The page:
Source: Business Day
The Food and Drug Administration on Thursday approved the first generic substitute for Copaxone, a widely used drug for multiple sclerosis and the biggest selling product for Teva Pharmaceutical.
The approval of the generic, which was developed by the team of Sandoz and Momenta Pharmaceuticals — could bring some price competition to the market for multiple sclerosis drugs. Prices for those drugs have tripled in the last several years, to over $60,000 a year, even as more products have come to market, seemingly defying the laws of economics.
It was not immediately clear when the generic version would go on sale and how much it would cost. Teva may still have a patent that extends until September.
Teva is the largest manufacturer of generic drugs in the world and has often challenged the tactics used by brand-name drug companies to stave off generic competition.
But with Copaxone, which is a brand-name product, Teva has resorted to many of those same tactics.
It began selling a more concentrated formulation of Copaxone that requires an injection only three times a week instead of once a day, and it priced the new version lower than the old one to encourage people to switch.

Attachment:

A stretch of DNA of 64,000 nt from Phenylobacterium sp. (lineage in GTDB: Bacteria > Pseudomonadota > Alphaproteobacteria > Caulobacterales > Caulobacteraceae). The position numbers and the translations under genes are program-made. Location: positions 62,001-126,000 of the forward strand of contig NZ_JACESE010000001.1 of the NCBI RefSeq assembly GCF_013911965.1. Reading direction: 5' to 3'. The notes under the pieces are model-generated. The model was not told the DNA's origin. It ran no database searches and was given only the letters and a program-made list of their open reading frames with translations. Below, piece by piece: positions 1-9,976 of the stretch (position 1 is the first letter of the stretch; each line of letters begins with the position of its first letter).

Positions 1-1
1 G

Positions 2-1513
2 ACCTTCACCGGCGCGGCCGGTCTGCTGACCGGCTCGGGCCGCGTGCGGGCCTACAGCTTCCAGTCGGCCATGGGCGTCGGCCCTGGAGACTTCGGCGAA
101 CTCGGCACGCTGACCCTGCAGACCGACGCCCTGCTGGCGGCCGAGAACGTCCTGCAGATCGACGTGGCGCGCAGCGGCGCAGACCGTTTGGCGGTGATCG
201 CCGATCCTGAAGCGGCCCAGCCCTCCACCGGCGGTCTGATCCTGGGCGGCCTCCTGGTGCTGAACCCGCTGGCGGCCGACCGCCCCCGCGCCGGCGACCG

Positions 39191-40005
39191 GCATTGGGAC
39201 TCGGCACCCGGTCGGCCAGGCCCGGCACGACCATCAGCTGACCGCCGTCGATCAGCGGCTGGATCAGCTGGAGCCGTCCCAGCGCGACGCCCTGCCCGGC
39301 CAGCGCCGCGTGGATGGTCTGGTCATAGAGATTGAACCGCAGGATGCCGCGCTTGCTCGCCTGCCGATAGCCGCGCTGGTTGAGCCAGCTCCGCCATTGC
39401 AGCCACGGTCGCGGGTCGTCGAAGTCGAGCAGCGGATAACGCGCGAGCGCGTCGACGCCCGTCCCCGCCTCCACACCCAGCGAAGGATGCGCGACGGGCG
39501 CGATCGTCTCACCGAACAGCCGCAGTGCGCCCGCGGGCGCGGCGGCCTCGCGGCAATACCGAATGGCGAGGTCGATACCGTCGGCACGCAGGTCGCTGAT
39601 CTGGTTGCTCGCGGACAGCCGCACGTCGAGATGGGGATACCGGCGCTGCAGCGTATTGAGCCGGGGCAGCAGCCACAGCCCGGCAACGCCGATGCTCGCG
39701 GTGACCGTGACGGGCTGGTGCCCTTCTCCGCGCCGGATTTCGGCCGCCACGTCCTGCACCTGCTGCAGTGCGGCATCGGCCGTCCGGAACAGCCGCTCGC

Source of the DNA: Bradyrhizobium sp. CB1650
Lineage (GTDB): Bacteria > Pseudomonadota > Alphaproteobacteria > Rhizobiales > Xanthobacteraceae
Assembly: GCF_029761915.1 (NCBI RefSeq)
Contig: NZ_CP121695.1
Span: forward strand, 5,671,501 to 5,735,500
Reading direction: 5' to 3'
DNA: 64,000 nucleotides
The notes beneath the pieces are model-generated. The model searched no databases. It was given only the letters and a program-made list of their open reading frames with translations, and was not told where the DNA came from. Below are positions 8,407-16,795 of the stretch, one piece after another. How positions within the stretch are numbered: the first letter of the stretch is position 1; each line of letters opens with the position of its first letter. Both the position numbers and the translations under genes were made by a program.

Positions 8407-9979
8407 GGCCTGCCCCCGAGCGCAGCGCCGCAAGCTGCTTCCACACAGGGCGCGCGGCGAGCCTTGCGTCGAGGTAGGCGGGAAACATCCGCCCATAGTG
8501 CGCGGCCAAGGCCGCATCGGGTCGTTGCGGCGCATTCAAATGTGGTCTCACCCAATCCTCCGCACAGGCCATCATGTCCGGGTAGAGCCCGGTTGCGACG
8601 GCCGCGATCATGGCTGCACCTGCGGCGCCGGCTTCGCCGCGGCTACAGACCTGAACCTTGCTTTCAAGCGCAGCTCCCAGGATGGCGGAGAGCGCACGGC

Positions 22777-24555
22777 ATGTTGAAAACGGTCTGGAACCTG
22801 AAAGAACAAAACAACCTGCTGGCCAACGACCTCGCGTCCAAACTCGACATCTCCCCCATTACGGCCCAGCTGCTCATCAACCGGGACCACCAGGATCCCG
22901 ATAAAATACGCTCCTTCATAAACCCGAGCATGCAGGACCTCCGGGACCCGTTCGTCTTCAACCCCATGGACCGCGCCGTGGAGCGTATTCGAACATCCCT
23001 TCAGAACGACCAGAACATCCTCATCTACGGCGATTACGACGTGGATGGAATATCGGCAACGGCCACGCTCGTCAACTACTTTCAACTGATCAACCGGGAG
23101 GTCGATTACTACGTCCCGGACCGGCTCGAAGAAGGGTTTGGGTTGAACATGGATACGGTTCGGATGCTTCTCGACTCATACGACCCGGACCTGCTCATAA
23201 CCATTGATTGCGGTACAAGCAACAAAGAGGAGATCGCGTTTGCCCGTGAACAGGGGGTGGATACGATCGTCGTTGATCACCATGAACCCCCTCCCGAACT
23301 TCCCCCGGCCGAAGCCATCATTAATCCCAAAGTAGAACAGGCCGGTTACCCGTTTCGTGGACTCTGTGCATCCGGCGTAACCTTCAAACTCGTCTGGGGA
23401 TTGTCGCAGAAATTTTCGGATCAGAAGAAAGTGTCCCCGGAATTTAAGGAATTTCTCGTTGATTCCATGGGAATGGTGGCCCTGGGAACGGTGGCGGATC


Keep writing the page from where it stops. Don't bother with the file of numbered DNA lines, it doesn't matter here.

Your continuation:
About two-thirds of patients using Copaxone have already switched to the new version, which has patent protection that lasts for many more years. It might now be hard for insurers to get patients to switch to the lower-priced generic, which is a copy of the original Copaxone and requires injections every day.
Teva has also filed petition after petition with the F.D.A. arguing that Copaxone, known generically as glatiramer acetate, has such a complex composition that it is impossible to prove a generic is an exact copy and that subtle differences might harm patients.
In announcing the approval on Thursday, the F.D.A. sought to assuage any such concerns.
“Health care professionals and patients can be assured that F.D.A.-approved generic drugs have met the same rigorous standards of quality as the brand-name drug,” Dr. Janet Woodcock, the director of the agency’s drug division, said in a statement. “Before approving this generic product, given its complexity, we reviewed additional information to make sure that the generic product is as safe and effective as the brand-name product.”
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